The best performance for the money
Why you should buy this: Seven channels of serious power and tons of features at a great price.The Onkyo TX-RZ820 offers all the features you'll need, from 4K HDR to Dolby Atmos, and much more.
Who it’s for: Anyone who wants a powerful, feature-packed receiver for under $1,000.
How much it will cost: $500 to $600
Why we picked the Onkyo TX-RZ820:
If the price tag on the Anthem model is too rich for your blood, the Onkyo TX-RZ820 lowers the price significantly without losing much in the way of features. This 7.2-channel model supports both Dolby Atmos and DTS:X, as well as 4K Ultra HD passthrough with HDR10 and Dolby Vision HDR support. In addition, this model is THX Select-certified, helping assure it will do your favorite movies justice.
The TX-RX820 offers 130 watts per channel at 8 ohms, and uses Onkyo’s Dynamic Audio Amplification with high-output transformers and customized capacitors to provide powerful, effortless sound. The receiver offers a total of seven HDMI inputs, and two HDMI outputs are included, with one available to be used for a second zone. Wireless connectivity options are plentiful, with Bluetooth, Wi-Fi, AirPlay, and built-in Chromecast all supported. Streaming services like Spotify, Tidal, Pandora, and Deezer are included, and so is hi-res audio streaming at 24bit/192kHz and DSD 5.6 MHz.
While it isn’t quite as top-notch as Anthem’s room correction, this model features Onkyo’s AccuEQ room correction, including AccuReflex, and does include a small microphone for measurement. Power users may want to do a manual calibration, however.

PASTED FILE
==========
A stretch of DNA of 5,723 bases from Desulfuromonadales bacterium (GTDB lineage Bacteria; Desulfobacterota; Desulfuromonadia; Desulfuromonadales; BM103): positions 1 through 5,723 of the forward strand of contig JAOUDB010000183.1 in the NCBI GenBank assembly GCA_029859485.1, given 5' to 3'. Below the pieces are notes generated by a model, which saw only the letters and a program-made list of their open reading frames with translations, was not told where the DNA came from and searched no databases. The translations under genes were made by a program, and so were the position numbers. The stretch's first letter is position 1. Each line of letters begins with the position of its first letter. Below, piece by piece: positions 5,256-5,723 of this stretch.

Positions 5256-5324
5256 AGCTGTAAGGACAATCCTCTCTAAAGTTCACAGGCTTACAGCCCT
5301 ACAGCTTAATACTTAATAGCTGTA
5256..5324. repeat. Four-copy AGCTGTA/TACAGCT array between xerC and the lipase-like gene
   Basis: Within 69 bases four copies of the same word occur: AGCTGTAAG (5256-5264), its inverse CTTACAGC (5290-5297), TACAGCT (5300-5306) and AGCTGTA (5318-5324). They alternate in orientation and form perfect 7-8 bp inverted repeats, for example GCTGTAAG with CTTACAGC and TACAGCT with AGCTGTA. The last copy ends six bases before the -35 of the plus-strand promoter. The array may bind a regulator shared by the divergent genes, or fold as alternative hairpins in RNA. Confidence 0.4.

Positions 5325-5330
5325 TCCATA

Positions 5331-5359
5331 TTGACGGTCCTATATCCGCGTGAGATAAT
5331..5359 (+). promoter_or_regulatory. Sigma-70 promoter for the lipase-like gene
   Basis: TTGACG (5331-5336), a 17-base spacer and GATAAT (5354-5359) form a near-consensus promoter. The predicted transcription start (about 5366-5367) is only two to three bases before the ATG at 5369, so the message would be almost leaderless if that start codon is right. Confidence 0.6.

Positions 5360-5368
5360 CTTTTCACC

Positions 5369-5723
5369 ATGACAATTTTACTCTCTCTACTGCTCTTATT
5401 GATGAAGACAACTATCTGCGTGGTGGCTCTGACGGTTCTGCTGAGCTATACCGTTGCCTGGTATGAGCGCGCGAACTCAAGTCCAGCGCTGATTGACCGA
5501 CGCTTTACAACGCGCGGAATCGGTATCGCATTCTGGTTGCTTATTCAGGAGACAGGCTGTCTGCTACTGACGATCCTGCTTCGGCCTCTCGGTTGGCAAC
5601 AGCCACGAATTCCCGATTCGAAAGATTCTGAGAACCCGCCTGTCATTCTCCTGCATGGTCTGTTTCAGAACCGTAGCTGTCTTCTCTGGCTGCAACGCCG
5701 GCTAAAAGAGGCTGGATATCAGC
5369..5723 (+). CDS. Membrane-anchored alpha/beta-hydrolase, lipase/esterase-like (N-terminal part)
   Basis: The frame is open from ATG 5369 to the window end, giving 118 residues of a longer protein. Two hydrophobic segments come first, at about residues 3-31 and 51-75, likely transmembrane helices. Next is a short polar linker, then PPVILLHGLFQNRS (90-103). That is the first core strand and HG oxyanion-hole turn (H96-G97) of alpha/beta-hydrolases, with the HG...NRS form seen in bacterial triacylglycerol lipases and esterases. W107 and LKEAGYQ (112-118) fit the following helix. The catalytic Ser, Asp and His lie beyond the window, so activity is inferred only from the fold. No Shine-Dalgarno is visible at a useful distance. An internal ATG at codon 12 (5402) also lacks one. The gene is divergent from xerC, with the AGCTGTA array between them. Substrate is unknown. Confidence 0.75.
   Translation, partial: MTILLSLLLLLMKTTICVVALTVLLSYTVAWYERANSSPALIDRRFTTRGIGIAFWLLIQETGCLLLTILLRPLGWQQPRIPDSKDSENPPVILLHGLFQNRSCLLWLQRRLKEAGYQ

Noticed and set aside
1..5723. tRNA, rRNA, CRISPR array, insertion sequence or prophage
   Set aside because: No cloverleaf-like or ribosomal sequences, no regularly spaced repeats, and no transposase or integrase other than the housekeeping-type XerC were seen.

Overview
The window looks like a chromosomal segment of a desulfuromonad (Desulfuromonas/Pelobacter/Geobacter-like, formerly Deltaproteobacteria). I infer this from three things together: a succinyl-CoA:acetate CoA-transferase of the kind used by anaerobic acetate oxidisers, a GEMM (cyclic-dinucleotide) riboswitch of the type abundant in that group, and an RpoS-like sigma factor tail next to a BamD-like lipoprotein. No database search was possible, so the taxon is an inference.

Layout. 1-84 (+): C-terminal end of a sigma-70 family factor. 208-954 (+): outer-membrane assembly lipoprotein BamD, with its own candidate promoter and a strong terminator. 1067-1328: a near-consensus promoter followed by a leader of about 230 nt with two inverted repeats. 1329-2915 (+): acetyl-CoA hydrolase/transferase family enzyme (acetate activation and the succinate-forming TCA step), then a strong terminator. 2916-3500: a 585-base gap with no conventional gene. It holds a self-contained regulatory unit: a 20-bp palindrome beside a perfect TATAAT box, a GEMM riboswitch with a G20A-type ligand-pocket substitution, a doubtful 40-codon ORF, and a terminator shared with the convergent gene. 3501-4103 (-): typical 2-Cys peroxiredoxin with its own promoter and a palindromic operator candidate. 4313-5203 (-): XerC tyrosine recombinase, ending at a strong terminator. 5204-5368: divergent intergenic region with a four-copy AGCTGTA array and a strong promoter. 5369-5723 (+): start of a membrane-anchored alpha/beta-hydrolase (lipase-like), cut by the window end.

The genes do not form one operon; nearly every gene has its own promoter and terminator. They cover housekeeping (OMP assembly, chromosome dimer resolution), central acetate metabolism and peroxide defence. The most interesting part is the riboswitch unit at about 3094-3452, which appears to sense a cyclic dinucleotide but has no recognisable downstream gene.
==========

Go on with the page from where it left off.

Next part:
The best for the space-conscious buyer
Why you should buy this: You want a quality receiver with smart features that doesn’t dominate the room.The Marantz NR1608 offers all the features found in other receivers, but in a slimmer, more attractive package.
Who it’s for: Anyone who wants a feature-packed receiver with a slim footprint.
How much it will cost: $500
Why we picked the Marantz NR1608:
A/V receivers are often the largest piece of gear sitting under your TV, and while this isn’t an issue for some, that doesn’t mean everyone is happy with a bulky box. The Marantz NR1608 offers top-notch sound and many of the same features of other receivers on this list, but has a slimmer build and smaller footprint, making it a better option for those who don’t have much space or simply find a smaller piece of gear more aesthetically pleasing.
You do sacrifice a bit on power. The 7.2-channel model is rated at 50 watts per channel at 8 ohms — not exactly a powerhouse compared to some of the other models on this list, but still more than enough for the home theater needs of many. This model features eight HDMI inputs, all of which support HDMI 2.0a with both HDR10 and Dolby Vision HDR support, HDCP 2.2, and 4:4:4 color and BT.2020 – making it about as future-proof as you could hope for.
Both Dolby Atmos and DTS:X are supported out of the box, serving all your object-based audio needs. Wi-Fi and Bluetooth are included for wireless connectivity, and so is hi-res audio support at up to DSD 2.8 MHz and 5.6 MHz in addition to other standard hi-res formats at 24bit/192kHz.
This model also features multiroom integration in the form of AirPlay and HEOS, and is even Alexa-enabled, meaning you can control some features with your voice. It also comes with software for setup and room correction by way of Audyssey MultEQ, the system favored by Marantz and Denon.
If you’re looking for a slim-but-savvy brain to run your home theater, the NR1608 is a fantastic option.
Pioneer Elite VSX-LX102
The best under $500